By Matthew Knott, News Editor of StudyTravel Magazine



Coopetition. According to the Oxford Dictionaries a word dating back to the 1980s, merging cooperation and competition. “Collaboration between business competitors, in the hope of mutually beneficial results”, is the given definition, and it is a word that often seems salient in the study travel industry.

This week we have a news story from the Turkish agency association UED, who presented their annual member survey data at the Alphe Istanbul conference last week.

Amid the usual trends on study destinations, programme choice and visa acceptance rates, there was a new question this year on how agencies found partner schools to work with. A healthy ratio of these partnerships were found through recommendations from fellow members of UED – ultimately business competitors but working together.

Another interesting business sourcing statistic from the presentation was that student recruitment fairs – either independently attended or in partnership with a school – proved largely fruitless for UED member agencies. Some 76 per cent of members said they attended a fair in some capacity, but of those that did 24 per cent said it had ‘no effect’ and 44 per cent cited ‘a very weak effect’.

In contrast, word-of-mouth was comfortably the most important means of attracting clients, representing 60 per cent of business, while all other means, including the internet, shrunk in comparison. With the deluge of information we are confronted with online, it seems personal endorsements – be that former student to potential student regarding an agency or agent to agent regarding a school – are more important than ever. (The enduring importance of word-of-mouth is one of the themes covered in a special cover story on agent marketing in the forthcoming May issue of StudyTravel Magazine).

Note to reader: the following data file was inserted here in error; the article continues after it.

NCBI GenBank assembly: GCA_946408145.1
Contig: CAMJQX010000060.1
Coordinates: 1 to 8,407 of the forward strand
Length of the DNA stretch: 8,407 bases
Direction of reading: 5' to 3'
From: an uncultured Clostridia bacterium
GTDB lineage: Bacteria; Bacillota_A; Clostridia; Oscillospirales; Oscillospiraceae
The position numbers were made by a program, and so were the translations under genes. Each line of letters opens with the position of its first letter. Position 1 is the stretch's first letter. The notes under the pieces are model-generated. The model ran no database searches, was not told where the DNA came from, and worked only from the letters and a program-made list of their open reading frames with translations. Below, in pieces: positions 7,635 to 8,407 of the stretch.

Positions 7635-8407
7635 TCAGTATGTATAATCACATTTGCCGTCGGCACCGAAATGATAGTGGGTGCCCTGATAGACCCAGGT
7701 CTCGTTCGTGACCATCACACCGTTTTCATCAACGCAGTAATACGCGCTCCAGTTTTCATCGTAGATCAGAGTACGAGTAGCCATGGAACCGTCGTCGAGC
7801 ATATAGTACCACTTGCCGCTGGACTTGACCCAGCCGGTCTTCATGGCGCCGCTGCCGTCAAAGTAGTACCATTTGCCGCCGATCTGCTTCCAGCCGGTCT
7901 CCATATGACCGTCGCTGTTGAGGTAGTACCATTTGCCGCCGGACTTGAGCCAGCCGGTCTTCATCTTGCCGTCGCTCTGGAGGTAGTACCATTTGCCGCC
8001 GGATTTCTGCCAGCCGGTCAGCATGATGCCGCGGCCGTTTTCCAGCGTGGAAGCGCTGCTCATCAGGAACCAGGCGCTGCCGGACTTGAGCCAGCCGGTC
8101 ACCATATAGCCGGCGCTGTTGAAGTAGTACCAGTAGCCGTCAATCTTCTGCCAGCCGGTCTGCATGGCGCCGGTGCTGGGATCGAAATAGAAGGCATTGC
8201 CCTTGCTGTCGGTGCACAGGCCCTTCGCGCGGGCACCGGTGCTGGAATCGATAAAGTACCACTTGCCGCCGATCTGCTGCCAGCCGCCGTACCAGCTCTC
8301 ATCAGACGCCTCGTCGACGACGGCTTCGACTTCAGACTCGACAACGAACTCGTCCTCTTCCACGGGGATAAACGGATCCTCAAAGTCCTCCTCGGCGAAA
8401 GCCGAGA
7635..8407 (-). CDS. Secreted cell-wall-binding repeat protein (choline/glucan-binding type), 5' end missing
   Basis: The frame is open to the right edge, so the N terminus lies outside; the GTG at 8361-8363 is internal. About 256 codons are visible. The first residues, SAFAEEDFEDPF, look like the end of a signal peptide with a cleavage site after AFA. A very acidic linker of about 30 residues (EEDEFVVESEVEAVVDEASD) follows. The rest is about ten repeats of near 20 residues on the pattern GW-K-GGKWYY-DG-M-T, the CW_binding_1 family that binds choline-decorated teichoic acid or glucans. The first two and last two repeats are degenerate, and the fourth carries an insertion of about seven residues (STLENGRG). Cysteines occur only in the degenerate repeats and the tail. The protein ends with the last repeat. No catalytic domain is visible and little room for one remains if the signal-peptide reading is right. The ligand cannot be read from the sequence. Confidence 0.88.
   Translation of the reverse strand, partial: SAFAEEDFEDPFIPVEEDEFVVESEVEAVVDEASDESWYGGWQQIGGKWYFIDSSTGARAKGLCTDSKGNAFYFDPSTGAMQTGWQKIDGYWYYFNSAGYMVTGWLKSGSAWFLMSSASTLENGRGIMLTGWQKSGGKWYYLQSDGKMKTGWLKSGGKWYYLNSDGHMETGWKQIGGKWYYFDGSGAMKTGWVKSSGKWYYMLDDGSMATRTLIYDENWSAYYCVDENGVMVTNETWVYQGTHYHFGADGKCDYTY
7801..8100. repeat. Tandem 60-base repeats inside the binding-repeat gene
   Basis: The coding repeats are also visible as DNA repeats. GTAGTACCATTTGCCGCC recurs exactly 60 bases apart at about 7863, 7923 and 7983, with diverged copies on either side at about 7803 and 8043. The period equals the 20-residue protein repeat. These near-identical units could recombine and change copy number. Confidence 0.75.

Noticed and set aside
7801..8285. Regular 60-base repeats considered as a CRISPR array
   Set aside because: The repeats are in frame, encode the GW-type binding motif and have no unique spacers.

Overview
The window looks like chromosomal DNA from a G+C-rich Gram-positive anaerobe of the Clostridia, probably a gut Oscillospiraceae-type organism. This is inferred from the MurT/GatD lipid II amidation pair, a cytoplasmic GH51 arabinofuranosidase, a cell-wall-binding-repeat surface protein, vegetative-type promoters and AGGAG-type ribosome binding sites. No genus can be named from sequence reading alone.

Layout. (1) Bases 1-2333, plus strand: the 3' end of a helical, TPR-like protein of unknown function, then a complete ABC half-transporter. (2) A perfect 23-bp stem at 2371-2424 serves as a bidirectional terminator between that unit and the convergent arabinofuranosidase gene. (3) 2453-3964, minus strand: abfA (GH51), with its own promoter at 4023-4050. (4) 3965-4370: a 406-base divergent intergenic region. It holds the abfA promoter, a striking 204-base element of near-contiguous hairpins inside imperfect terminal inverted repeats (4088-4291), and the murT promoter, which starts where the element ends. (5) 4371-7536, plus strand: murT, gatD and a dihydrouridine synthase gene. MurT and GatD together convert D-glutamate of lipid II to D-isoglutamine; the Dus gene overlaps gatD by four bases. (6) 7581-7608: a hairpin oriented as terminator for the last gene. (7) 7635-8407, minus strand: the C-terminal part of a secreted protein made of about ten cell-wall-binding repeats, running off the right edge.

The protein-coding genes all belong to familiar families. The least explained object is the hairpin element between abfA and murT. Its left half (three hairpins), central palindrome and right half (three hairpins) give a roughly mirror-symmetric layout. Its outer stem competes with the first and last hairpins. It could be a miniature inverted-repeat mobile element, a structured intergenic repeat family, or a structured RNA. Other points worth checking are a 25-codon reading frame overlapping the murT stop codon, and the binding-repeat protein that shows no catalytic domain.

Another pleasing recent example of agents working together for the greater good came from the Japanese agency association JAOS, which recently held a seminar for Japanese universities themed, ‘Recruiting international students using study abroad agencies’.

As Tatsu Hoshino, Executive Secretary of JAOS told me, JAOS members may take advantages from being commissioned to handle universities’ outbound study abroad programmes, but ultimately they are trying to change the mind-set of a sector that has yet to embrace the use of agents, despite very ambitious international student recruitment targets nationally, and this will benefit study travel agencies across the world.

The spirit of collaboration is also in evidence in another news story this week, where Languages Canada and CAPS-I have joined forces to sign a MOU with a Brazilian state. And CAPS-I has become the latest educator association to enter a partnership with pan-European agency association EAQA, which is seemingly on a mission to deliver benefits to its members by moving closer to and formalising relations with Gaela associations.

And while we are on the topic of the industry coming together, let me remind you of a golden opportunity to reward best practice in your partner schools and agencies. The STM Star Awards 2015 voting period only has a few weeks left to run, so if you haven’t got your votes in yet, please do so!

 

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